Math ImageryThe connection between mathematics and art goes back thousands of years. Mathematics has been used in the design of Gothic cathedrals, Rose windows, oriental rugs, mosaics and tilings. Geometric forms were fundamental to the cubists and many abstract expressionists, and award-winning sculptors have used topology as the basis for their pieces. Dutch artist M.C. Escher represented infinity, Möbius ands, tessellations, deformations, reflections, Platonic solids, spirals, symmetry, and the hyperbolic plane in his works.

Mathematicians and artists continue to create stunning works in all media and to explore the visualization of mathematics--origami, computer-generated landscapes, tesselations, fractals, anamorphic art, and more.

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Home > 2015 Mathematical Art Exhibition

"Hope in Base 8," by Sally Eyring (Watertown, MA)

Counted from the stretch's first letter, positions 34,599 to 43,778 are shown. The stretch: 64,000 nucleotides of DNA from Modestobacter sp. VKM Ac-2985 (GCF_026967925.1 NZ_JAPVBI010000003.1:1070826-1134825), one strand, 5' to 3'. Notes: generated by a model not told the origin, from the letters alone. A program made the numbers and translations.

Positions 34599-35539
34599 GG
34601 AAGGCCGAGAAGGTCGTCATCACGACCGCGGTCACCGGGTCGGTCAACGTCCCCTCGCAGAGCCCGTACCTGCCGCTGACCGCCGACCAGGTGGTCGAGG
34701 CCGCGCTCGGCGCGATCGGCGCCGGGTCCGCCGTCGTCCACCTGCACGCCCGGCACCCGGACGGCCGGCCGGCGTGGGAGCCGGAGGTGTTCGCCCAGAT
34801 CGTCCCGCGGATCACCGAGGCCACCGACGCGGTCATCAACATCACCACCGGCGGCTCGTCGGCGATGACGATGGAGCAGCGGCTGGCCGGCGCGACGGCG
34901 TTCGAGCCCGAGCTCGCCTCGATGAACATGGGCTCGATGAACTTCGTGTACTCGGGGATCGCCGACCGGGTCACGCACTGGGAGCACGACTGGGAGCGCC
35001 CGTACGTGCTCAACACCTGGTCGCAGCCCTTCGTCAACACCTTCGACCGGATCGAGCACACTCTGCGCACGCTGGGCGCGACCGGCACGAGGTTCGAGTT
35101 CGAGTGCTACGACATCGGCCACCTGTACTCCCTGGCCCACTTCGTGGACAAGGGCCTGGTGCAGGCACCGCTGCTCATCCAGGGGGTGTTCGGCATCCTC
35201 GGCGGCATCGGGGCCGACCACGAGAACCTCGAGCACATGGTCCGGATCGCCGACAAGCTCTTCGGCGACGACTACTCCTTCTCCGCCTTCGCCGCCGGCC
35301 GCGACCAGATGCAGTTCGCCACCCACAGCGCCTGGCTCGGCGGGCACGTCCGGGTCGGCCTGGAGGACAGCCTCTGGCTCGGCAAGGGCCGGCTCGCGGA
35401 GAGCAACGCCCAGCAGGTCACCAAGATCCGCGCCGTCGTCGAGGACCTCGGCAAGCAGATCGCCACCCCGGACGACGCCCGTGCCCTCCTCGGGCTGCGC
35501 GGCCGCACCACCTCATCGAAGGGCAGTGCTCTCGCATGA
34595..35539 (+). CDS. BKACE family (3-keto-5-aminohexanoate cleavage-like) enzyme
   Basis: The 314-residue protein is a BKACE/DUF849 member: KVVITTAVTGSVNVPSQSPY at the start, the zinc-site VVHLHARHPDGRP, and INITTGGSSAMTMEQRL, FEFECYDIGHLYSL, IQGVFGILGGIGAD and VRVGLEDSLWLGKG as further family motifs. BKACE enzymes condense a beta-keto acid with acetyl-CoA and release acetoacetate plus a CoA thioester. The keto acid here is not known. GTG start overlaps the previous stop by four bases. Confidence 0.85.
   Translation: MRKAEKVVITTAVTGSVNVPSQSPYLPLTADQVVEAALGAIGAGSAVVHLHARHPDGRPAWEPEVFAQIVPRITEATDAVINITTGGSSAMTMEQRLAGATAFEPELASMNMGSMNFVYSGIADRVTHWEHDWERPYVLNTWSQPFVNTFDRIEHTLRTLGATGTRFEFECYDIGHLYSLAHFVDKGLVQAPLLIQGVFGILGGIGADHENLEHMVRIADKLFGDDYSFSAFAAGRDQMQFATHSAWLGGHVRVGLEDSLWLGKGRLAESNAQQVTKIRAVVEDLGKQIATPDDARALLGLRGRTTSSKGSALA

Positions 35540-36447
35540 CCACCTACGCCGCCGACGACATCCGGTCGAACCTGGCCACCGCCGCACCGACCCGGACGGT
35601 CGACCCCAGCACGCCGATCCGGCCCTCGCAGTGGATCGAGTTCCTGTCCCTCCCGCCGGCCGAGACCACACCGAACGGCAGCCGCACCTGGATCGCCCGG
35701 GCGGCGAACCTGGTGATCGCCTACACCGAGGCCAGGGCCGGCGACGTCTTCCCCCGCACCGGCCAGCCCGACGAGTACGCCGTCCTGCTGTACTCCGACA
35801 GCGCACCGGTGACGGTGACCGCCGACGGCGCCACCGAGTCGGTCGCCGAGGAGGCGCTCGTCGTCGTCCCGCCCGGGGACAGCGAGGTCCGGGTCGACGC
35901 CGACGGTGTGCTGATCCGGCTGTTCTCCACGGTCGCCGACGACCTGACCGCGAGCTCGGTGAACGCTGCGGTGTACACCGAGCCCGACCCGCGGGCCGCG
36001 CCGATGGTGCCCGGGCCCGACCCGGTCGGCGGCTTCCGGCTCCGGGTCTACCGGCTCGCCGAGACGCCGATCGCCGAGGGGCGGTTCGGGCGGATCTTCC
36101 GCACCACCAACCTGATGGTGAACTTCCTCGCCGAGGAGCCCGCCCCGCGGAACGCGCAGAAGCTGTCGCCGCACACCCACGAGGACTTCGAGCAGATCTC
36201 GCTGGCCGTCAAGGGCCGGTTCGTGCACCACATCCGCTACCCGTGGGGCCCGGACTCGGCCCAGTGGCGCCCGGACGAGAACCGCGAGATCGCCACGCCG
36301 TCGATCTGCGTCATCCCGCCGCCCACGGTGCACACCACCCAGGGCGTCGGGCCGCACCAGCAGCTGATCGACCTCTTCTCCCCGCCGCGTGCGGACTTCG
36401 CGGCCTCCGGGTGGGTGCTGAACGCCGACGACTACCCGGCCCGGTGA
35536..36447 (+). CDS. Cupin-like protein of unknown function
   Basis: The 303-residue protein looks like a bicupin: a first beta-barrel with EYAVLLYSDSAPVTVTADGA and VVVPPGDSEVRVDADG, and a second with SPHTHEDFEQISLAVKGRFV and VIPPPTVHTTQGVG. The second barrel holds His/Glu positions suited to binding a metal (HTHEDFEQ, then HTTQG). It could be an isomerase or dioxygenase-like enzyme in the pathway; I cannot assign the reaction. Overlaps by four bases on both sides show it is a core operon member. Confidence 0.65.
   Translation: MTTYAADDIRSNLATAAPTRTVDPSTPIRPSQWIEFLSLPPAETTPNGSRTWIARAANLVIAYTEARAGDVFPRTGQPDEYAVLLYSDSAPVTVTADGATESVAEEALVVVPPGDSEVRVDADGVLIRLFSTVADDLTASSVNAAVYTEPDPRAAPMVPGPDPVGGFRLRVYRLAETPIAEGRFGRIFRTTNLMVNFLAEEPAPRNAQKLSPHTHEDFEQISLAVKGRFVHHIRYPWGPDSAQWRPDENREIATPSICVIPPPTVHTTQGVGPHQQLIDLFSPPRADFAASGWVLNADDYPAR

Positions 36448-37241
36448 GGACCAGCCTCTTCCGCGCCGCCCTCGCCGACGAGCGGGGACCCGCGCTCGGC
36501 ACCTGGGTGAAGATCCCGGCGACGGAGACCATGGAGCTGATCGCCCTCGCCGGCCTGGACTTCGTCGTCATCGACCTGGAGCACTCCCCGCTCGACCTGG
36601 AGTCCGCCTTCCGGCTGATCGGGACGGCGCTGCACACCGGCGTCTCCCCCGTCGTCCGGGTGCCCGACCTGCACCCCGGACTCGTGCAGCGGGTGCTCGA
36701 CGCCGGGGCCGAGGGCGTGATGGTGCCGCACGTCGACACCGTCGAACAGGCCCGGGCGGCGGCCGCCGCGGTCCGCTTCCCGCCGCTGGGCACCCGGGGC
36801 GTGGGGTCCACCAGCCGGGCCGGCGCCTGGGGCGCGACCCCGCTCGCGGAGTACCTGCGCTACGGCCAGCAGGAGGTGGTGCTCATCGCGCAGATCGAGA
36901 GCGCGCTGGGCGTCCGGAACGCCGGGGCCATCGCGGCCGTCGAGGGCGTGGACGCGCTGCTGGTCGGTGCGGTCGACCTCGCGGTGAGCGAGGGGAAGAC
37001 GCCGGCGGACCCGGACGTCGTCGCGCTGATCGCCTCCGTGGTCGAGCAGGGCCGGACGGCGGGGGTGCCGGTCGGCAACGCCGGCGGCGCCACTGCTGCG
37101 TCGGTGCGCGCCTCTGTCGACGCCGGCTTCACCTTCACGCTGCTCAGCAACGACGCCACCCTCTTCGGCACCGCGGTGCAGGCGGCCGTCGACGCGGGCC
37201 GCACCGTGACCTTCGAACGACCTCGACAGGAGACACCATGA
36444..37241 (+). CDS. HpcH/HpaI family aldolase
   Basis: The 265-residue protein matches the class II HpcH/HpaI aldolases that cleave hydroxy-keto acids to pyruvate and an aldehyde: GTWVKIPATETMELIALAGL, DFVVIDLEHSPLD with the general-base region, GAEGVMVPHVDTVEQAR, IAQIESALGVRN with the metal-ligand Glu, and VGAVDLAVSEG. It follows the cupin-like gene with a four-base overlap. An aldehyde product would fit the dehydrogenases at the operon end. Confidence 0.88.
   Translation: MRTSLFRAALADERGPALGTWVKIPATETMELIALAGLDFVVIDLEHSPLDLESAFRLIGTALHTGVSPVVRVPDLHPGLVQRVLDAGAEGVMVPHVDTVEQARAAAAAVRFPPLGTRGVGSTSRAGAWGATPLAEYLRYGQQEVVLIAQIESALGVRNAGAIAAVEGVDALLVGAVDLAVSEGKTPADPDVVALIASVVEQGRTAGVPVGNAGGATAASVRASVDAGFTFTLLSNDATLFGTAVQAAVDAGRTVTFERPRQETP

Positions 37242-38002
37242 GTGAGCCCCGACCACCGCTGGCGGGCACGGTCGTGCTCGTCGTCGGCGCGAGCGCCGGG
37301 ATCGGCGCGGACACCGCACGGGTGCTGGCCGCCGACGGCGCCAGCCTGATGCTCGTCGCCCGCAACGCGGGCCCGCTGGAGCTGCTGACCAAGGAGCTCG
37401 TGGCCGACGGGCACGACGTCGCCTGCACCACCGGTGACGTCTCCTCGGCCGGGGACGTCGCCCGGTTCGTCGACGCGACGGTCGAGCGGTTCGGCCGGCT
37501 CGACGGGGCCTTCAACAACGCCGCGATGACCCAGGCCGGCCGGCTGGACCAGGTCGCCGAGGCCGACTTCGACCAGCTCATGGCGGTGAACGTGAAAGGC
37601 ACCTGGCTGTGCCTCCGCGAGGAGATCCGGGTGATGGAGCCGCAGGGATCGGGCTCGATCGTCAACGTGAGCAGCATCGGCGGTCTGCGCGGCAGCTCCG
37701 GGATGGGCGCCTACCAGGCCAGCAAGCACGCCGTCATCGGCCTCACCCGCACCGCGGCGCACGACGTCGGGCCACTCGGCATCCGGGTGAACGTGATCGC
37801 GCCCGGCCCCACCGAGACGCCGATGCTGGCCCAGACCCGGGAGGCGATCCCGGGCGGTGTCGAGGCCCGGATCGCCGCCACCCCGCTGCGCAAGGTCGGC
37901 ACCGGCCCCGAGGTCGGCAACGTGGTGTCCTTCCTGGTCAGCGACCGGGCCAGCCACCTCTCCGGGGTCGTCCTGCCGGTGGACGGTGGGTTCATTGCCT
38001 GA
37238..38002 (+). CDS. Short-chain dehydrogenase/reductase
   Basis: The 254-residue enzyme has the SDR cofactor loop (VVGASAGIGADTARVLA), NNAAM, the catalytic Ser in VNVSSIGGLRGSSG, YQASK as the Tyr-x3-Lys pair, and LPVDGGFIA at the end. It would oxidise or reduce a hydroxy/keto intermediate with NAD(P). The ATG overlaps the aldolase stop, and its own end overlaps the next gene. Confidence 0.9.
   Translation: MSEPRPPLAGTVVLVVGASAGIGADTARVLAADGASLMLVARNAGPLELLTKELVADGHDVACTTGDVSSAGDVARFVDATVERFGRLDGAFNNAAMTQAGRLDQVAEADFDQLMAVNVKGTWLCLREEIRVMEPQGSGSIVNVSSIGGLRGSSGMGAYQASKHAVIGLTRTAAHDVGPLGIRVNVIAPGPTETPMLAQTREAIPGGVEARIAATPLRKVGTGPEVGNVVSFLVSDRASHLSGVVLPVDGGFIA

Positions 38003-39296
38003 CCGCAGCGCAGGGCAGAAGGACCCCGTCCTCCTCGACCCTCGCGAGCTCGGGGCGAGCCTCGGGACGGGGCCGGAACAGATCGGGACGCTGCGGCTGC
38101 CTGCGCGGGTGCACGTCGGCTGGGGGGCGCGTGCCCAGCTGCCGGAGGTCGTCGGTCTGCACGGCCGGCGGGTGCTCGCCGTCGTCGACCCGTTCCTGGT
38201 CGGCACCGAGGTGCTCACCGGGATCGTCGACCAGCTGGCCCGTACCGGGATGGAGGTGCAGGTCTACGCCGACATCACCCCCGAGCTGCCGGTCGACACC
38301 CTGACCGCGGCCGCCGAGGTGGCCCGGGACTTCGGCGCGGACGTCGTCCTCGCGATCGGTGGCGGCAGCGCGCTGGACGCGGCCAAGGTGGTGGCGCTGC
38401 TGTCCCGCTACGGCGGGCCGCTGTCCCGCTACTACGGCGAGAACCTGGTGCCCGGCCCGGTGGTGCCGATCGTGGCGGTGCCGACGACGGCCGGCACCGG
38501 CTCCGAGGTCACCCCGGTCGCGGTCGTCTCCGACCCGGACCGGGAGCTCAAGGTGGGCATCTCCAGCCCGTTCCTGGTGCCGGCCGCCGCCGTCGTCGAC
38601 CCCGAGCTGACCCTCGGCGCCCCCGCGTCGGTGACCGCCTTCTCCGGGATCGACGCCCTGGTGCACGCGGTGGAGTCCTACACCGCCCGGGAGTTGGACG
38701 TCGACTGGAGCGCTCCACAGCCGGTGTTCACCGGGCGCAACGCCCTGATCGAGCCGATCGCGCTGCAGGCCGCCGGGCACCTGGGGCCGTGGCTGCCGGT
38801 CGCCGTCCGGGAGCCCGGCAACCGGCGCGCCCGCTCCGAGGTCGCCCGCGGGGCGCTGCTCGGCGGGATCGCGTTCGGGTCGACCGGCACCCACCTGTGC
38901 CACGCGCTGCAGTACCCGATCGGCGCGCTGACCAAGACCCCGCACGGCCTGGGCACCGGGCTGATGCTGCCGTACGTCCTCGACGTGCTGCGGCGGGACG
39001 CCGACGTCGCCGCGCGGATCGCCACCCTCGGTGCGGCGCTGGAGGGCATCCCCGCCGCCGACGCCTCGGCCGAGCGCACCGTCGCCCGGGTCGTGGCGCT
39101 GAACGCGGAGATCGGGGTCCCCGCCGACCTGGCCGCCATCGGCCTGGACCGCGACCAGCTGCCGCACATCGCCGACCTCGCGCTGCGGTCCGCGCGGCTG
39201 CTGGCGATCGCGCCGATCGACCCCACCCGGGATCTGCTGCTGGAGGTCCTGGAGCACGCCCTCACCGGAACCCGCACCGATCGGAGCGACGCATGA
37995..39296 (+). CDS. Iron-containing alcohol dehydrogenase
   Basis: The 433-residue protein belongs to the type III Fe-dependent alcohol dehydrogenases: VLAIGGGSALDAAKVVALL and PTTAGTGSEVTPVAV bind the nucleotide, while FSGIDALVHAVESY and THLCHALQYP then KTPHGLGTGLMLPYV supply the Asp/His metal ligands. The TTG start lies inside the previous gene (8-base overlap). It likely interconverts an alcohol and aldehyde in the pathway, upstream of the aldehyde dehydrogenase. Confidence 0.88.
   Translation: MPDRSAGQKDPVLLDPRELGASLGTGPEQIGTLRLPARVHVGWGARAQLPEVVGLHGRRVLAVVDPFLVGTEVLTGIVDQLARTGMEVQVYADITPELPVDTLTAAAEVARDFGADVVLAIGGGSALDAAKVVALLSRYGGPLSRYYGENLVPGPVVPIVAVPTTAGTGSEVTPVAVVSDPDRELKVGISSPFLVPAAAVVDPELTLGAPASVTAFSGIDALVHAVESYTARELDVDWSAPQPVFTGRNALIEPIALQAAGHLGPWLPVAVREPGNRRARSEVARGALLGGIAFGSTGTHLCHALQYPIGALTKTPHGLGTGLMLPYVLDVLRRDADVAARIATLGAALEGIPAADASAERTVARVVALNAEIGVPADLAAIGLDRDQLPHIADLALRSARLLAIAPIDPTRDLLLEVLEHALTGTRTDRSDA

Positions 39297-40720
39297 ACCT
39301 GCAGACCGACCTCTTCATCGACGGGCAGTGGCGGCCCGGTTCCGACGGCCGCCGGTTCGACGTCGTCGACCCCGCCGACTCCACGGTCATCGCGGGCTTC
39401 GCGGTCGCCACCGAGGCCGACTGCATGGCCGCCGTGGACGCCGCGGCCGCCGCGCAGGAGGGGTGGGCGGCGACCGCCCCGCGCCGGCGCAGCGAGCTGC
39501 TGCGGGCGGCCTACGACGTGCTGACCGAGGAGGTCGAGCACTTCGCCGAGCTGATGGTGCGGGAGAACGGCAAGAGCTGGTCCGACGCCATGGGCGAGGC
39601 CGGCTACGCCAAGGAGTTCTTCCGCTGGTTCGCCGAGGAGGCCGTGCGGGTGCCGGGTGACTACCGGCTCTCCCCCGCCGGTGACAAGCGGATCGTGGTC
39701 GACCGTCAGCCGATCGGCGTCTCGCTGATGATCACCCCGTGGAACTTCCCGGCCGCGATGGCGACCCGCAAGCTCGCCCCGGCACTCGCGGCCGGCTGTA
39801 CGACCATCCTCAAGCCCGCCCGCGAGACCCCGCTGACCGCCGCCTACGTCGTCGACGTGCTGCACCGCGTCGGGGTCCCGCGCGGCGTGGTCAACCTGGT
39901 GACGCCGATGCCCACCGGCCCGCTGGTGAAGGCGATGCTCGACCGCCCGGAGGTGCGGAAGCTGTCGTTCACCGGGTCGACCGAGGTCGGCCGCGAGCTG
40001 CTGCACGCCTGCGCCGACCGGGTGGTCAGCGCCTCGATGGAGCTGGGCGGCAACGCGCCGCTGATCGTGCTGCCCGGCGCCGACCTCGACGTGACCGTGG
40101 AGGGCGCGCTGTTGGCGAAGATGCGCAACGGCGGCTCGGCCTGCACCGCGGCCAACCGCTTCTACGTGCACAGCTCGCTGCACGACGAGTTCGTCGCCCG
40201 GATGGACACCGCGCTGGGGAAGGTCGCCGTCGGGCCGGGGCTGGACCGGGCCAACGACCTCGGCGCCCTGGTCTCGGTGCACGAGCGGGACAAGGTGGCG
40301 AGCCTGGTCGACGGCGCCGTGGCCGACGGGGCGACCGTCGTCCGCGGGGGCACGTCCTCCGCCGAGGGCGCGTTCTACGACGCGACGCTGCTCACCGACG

Woven cotton, 2013
Weaving technology is closely related to the computer industry - Hollerith cards were a direct inspiration from dobby looms. In this piece the word HOPE is translated into a weaving pattern using an 8 shaft loom. Using ANSII codes - A is represented as 101, B as 102, etc. up to Z represented as 132. First 100 was subtracted from each code to create a workable weave structure. Next, 1 was added to each code (using base 10) because weaving software programs number the shafts from 1 to 8. That resulted in representing A by 12, B by 13, etc. with Z represented as 43. Thus, the word "HOPE" is represented by 8 threads. Rotating the set of numbers by 1, 7 times, created a twill weave with a repeat of 64 threads, producing "HOPE", woven in base 8. The colors depict the colors of a sunrise; the red and orange raising out of the black of night. --- Sally Eyring (http://sallyglassdreams.blogspot.com/)

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